Risking the Hug: An Examination of Sentimentality and Sincerity in Lars and the Real Girl
Daniel Abiva Hunt
January 10, 2024
A writing workshop leader once said to me, “Your characters should never hug.” I took that advice to heart, never allowing my characters to hug, never allowing them to express much emotion to another character or even to the reader. My characters became so cold and closed-off that my stories lacked the emotional connection most of us look for when engaging with works of fiction. I didn’t know how to open my characters up without them hugging, without them expressing some level of sentimentality.
Then I watched the film Lars and the Real Girl, which is a romantic comedy written by Nancy Oliver, starring Ryan Gosling as a socially awkward young man who falls in love with a sex doll.
My writing workshop leader might not have enjoyed Lars and the Real Girl, because in Lars and the Real Girl the characters hug. A lot. I want to examine how Nancy Oliver presents her characters’ sincere emotions in the movie without tripping into over-sentimentality, and how we can use some of her strategies in fiction to create scenarios where characters express sincere emotion without sentimentality by offsetting such emotion through humor or by complicating unoriginal gestures, such as hugs and handholding, by placing them within original scenes.
First, I want to interrogate sentimentality, because, of course, determining if something is sentimental is subjective, or I should say, determining if something is overly sentimental is subjective. Many people adore Hallmark movies for a reason, and to those romantic souls, the movies aren’t overly sentimental; they are properly sentimental. But what does sentimental mean? Of course, the dictionary definition, as it pertains to storytelling, is “dealing with feelings of tenderness, sadness, or nostalgia, typically in an exaggerated and self-indulgent way.” Exaggerated and self-indulgent don’t tell us much, and for me, sentimentality has always been a know-it-when-you-see-it type of thing, or perhaps in fiction, a know-it-when-you-feel-it type of thing or maybe better said a know-it-when-you-don’t-feel-it type of thing. Sentimental language trucks in emotions but often fails to elicit an emotional response from the reader, usually due to some combination of cliché (e.g., the fluttering heart, the melting gaze), overwrought declarations (e.g., “Anakin you’re breaking my heart!”), or common, unoriginal gestures—like a hug.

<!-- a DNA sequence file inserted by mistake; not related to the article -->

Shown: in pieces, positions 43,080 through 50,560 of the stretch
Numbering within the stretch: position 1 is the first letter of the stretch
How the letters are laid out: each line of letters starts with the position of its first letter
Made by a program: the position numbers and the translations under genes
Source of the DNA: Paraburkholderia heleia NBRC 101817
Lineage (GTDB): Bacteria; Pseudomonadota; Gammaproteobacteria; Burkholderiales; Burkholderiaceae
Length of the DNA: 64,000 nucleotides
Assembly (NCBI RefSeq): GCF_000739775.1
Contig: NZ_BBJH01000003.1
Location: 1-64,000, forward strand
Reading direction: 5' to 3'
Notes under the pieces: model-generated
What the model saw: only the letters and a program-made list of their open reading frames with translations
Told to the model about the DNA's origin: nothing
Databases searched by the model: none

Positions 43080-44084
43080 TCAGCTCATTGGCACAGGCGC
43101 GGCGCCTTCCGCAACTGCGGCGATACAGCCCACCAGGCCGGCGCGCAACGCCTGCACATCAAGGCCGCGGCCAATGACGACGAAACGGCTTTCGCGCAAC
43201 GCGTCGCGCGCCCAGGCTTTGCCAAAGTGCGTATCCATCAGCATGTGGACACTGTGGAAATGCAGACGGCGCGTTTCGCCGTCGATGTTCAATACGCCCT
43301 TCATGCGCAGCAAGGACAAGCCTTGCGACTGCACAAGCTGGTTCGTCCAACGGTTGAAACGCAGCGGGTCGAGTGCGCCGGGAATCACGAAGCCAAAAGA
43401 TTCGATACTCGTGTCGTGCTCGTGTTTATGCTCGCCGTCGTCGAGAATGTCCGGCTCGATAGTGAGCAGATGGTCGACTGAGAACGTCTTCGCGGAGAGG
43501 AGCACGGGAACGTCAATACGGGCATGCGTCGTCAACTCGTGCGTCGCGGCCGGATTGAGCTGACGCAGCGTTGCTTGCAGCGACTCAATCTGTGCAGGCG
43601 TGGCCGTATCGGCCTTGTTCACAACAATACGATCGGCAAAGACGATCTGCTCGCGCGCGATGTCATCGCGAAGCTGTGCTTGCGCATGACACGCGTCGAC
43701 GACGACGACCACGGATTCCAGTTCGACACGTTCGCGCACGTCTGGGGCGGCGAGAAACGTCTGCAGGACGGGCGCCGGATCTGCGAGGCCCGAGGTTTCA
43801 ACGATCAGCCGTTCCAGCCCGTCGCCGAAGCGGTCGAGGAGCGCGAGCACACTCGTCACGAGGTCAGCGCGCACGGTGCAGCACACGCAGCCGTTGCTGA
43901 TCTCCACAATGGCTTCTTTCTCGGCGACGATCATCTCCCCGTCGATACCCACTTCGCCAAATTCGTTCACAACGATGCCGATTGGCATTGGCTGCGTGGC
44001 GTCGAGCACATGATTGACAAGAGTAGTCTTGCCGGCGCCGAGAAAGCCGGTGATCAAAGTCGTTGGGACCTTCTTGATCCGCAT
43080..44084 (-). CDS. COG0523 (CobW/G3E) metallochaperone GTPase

We hug people all the time, of course, to greet or to express love, so why is a hug sometimes considered sentimental in fiction? Like I said, I think, the gesture is fairly common, and it represents love and appreciation in the real world, and therefore, in the fictional world, it doesn’t have any extra power, any nuance in its representation of emotion. Thus, the reader doesn’t have to do any work to understand what is being said or conveyed between the characters when they hug, which might hold the reader at a distance, all this telling and not showing. Sentimentality, then, is not so much the hug itself; it’s what the hug represents. It’s the way the writer uses the gesture to convey emotions. It’s the tone the writer strives to strike. In other words, it’s the way the story is told. Things get interesting if, for instance, a character hugs someone she despises.
Many of the articles or reviews about Lars and the Real Girl call the movie gentle, pure, sincere, and sweet, and the movie is certainly sentimental in the sense that it deals with sincere feelings and emotions, sadness and tenderness, yet I don’t think the movie verges into over sentimentality, despite the plethora of hugs. I wanted to look at a few places in the screenplay that deal with sincere emotions, and how Nancy Oliver avoids crossing the line into over-sentimentality.
The beginning of the movie focuses on Karin trying to get Lars to join her and Gus for dinner. It’s implied she’s asked him before, and he never shows up, and on page eleven of the screenplay, she finally confronts him, and instead of begging him to come to dinner, pleading with him about how much they miss him, how much they love him, how much they want him to be part of their family, she tackles him to the ground and says “Salmon, rosemary potatoes!” (11). Here, Oliver uses comedy—physical comedy, really, the pregnant woman tackling the starting cornerback for the T.C. Williams Titans—to undercut any sentimentality by conveying the emotions between the characters in an original, totally surprising way, because of course, Karin does declare to Lars how much they miss him, but this earnest declaration is offset by her tackling him to the ground. What could have been a sentimental scene is instead very funny—even as we get the first “hug” between characters in the movie.